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18 | Our Community. Our People. | Supplement to the Maple Ridge Pitt Meadows News | August 2011

By Phil Melnychuk

responsive. We have to do something about that.” King also counts moving the public works yard to 238th Street and Dewdney Trunk Road in the 1990s and the soon-to-open new B.C. SPCA animal shelter as another milestone. For the latter, “we talked about that at so many councils. It’s just terrible that it took so long.” King says those achievements are all council’s work. “It’s always a group effort, I think. “I think our downtown is way more beautiful now than when I started. That comes from having better standards of planning and doing it.” “The idea that we actually have trees as part of development proposals,” … many things are taken for granted now, she adds. One disappointment was allowing development in Silver Valley at the same time as Albion and Cottonwood. “We decided to go everywhere, all at once, and that made us sprawl more.” It’s going to be a struggle to provide services such as transit in Silver Valley, she adds.

A major task was getting the West Coast Express commuter rail service online in 1995 from Mission to Vancouver. The service started with five westbound trains in the morning rush hour and five eastbound trains at night. It still has the same schedule today, though the trains are longer. A commuter train may seem like common sense now but King says getting the Express took 25 years of prodding and persuasion by municipal councillors to persuade CP Rail and the provincial government. “We lobbied, lobbied and lobbied to get the train. That didn’t happen by itself. “Pressure, pressure, pressure,” she said remembering those efforts. Still, King is a champion of Maple Ridge. The downtown provides a focal point for the municipality, unlike a centre, unlike Surrey or Burnaby. “We’ve kept the rural areas that people value. “You can go to the top of Golden Ears if you start walking from the downtown.

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19 | Our Community. Our People. | Supplement to the Maple Ridge Pitt Meadows News | August 2011

The Pitt Polder Preservation Society

P

icture the boggy expanse of the Pitt Polder, its lush green knolls and wetlands dotted with homes. Never, you say. The area that’s one of the region’s most productive agricultural areas, a wetland that’s a resting and nesting place for migratory birds, a sacred expanse in First Nation legend would never be paved over or spoiled with million dollar mansions. But 15 years ago that’s exactly what was planned. Skylark, the former owners of Swan-e-Set Golf Course, envisioned a 450 home subdivision in the polder, a business retreat, hotel and equestrian centre. The ensuing battle that lasted four years tested the mettle of the Pitt Polder Preservation Society, a feisty group formed to stop the housing project.

“It was just such an irresponsible development,” says Diana Williams, a founding member and now president of a society that later helped preserve unique Blaney Bog and the Codd Island Wetlands. Stopping the Skylark development wasn’t easy, especially since the plan had the blessing of the council of the day who the polder society took to court. They stood their ground after the B.C. Supreme Court dismissed their case and appealed, eventually getting the bylaw that authorized the development squashed. The society marked its demise by staging a funeral procession in Pitt Meadows council chambers. Since then, the Pitt Polder Preservation Society has become an even more vocal voice, speaking up against projects and plans that threaten the environment, rural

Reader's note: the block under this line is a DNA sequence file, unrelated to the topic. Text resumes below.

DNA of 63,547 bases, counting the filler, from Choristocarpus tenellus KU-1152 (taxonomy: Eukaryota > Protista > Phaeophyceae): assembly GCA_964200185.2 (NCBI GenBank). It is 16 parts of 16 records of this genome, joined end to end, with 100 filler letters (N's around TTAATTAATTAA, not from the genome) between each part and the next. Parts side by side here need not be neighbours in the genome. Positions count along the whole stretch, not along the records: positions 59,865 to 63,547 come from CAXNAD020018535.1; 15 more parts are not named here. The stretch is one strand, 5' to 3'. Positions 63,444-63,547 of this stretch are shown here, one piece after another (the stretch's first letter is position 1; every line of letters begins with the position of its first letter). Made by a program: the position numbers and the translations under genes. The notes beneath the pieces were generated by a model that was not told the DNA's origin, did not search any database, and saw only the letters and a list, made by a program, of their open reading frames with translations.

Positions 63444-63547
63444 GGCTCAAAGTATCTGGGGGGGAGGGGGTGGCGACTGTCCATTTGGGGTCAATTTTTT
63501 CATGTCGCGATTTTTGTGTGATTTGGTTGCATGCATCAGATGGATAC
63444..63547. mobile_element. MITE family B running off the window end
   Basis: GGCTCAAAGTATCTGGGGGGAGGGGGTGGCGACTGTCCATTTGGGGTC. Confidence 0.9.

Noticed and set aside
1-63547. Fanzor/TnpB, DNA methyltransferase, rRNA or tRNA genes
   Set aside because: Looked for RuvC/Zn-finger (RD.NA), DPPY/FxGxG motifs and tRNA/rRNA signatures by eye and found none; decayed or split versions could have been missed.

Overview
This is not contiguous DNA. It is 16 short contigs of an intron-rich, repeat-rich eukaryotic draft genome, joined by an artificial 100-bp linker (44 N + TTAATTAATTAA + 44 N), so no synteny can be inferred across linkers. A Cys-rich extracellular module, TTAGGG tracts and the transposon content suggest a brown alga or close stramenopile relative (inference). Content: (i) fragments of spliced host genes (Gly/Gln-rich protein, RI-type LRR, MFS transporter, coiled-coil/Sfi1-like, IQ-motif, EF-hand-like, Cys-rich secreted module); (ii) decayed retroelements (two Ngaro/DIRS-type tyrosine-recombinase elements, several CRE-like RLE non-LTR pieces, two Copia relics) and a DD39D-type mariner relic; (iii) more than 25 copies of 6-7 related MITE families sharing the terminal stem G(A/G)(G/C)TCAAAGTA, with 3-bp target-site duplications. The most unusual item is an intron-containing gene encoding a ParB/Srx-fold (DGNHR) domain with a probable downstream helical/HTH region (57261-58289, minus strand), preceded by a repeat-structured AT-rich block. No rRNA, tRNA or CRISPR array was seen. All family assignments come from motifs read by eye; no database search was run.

life and farmland in Pitt Meadows and Maple Ridge. “It’s unfortunate that this group has to be around,” says Williams. For vice-president Peter Jongbloed, the pressure on the environment is much stronger now than it was a decade ago. “We have to counter that,” he says. The society is currently focused on saving portions of the Albion Flats and is keeping a close eye on development in the North Lougheed commercial corridor in Pitt Meadows as well as a road through acres of farmland that will eventually service it. Their concerns have also led to political activism. The society doesn’t hesitate to fire off a letter to any level of government. They’ve led many successful petitions and rallies and now boast a membership

By Monisha Martins

of 200. Carly O’Rouke, one of its younger members, couldn’t imagine the natural beauty of the Pitt Polder ever being altered. “The idea that the Pitt Polder could ever be lost to development is a nauseating nightmare,” says O’Rouke, the society’s secretary as she pictures “pavement stretching to Pitt Lake and animals losing their precious habitat.” “It’s actually inconceivable to me, because I believe those people that care deeply, such as PPPS, have the iron will to keep it protected for the sake of other species and our own quality of life. Generation after generation will continue to see cranes and other wildlife in the polder, and it will be in those moments they realize how fortunate they are to live here.”